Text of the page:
Another awesome and easy add-on to the portion of your Utah road trip between Bryce Canyon and Capitol Reef National Parks is the Devil’s Garden in Grand Staircase – Escalante National Monument. 

No hiking is required to appreciate the beautiful and bizarre rock formations here, but you are free to explore the unique hoodoos and arches along the trails that meander through the “garden”.

Lower Calf Creek Falls

While not within any of Utah’s National Parks, Lower Calf Creek Falls is one of the best hikes we’ve done in the state. If you have 3 hours to spare, we recommend stopping here for the moderate 6-mile hike to a stunning waterfall deep in the canyon. You will also see petroglyphs on the cliff walls along the way! This hike is also part of the Grand Staircase – Escalante National Monument. 

Note that there is a $5 parking fee for this hike. 

Lower Calf Creek Falls Utah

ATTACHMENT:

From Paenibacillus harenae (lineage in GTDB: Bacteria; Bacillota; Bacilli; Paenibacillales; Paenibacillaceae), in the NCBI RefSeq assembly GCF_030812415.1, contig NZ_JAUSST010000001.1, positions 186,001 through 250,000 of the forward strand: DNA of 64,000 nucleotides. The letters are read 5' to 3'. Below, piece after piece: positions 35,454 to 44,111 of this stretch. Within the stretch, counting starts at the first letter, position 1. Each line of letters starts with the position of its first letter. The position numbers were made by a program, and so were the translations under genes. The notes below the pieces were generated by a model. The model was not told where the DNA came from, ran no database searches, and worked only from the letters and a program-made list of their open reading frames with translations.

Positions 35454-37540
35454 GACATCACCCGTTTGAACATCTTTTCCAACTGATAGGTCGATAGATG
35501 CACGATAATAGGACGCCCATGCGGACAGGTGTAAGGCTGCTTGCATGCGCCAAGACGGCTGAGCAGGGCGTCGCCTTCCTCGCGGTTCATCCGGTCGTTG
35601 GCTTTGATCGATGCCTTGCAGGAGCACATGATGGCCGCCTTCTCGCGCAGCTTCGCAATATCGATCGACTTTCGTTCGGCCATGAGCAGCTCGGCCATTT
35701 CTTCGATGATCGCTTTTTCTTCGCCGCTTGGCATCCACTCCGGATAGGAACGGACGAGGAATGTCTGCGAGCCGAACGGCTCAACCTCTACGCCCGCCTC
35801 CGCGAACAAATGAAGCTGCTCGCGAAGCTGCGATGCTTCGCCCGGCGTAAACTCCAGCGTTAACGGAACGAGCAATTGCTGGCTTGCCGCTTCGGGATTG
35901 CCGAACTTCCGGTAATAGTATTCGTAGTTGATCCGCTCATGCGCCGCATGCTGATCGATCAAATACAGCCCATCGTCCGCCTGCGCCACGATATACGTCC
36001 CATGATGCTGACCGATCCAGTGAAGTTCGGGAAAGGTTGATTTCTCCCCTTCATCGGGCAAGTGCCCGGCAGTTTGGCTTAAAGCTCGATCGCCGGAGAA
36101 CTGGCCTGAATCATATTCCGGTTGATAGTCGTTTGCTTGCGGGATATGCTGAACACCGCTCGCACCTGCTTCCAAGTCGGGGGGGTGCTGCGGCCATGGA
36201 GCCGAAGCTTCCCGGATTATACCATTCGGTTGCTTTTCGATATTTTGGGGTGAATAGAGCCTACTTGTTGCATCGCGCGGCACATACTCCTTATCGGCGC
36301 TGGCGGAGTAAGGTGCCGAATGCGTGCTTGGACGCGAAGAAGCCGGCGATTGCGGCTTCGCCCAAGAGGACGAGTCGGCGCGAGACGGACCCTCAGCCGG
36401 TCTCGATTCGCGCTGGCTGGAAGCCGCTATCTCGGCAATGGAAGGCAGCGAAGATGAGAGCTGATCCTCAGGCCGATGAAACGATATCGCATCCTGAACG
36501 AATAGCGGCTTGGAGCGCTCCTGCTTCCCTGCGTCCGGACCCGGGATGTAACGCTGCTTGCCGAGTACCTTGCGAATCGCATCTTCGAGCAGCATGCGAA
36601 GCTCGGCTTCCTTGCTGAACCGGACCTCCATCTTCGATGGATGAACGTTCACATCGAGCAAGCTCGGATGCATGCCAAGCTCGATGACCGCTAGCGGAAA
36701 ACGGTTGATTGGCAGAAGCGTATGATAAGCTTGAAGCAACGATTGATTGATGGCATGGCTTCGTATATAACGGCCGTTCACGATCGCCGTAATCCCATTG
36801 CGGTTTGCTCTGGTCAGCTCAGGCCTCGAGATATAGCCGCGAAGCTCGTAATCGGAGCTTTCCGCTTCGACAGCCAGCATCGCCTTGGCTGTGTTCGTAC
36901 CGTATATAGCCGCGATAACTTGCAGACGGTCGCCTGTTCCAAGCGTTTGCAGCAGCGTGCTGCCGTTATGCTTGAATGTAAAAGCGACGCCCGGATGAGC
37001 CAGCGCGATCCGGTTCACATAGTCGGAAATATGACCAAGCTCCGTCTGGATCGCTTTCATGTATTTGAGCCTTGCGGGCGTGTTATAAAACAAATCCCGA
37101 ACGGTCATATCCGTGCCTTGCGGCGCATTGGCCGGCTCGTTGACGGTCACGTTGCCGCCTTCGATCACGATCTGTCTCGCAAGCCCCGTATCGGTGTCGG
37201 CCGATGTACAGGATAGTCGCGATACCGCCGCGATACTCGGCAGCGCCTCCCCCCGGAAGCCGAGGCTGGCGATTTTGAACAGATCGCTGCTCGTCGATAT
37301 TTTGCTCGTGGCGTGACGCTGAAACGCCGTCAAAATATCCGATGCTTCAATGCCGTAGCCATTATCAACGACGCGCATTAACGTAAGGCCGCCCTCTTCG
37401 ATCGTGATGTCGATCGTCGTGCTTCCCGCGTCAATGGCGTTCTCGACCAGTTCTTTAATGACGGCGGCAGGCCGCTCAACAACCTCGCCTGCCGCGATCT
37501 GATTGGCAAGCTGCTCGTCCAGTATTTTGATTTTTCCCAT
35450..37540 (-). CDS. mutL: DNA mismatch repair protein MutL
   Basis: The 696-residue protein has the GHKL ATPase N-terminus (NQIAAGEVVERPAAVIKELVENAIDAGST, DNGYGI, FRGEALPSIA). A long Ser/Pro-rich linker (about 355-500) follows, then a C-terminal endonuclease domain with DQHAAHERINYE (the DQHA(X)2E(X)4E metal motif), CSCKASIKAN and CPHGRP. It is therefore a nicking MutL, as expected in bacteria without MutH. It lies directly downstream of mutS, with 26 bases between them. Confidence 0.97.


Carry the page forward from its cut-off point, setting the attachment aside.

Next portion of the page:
Lower Calf Creek Falls, Utah

Lower Calf Creek Falls Hike

Where to Sleep in Escalante

Sarah and Tim at Escalante Yurts, glamping in Utah

Where to Eat in Escalante

Day 5: Capitol Reef National Park

With one full day in Capitol Reef National Park, we recommend visiting the Gifford Homestead, driving the Scenic Drive, hiking to Cassidy Arch and Hickman Bridge, and checking out the impressive petroglyphs. As with all of the other National Parks in Utah, Capitol Reef charges an entrance fee to visit. This fee is $20 per vehicle or you can use your National Parks Pass for free entry.

If you have extra time in the area as you make your way to Moab and your final two Utah National Parks, we recommend visiting Goblin Valley State Park as a bonus adventure!  

Scenic drive in Capitol Reef National Park
There are many scenic drives in Capitol Reef National Park!

Gifford Homestead

Steeped in history, the Gifford Homestead is a well-preserved pioneer-era farmhouse that offers visitors a glimpse into the past. Built in the early 1900s, this historic homestead is now a charming country store and bakery. If you want to snag one of their coveted fruit pies, you should plan to arrive right when they open because they do run out!   

Scenic Drive

Allow an hour and a half to visit all the stops along the 8 mile Scenic Drive, the highlights of which are described below.

Cassidy Arch Trail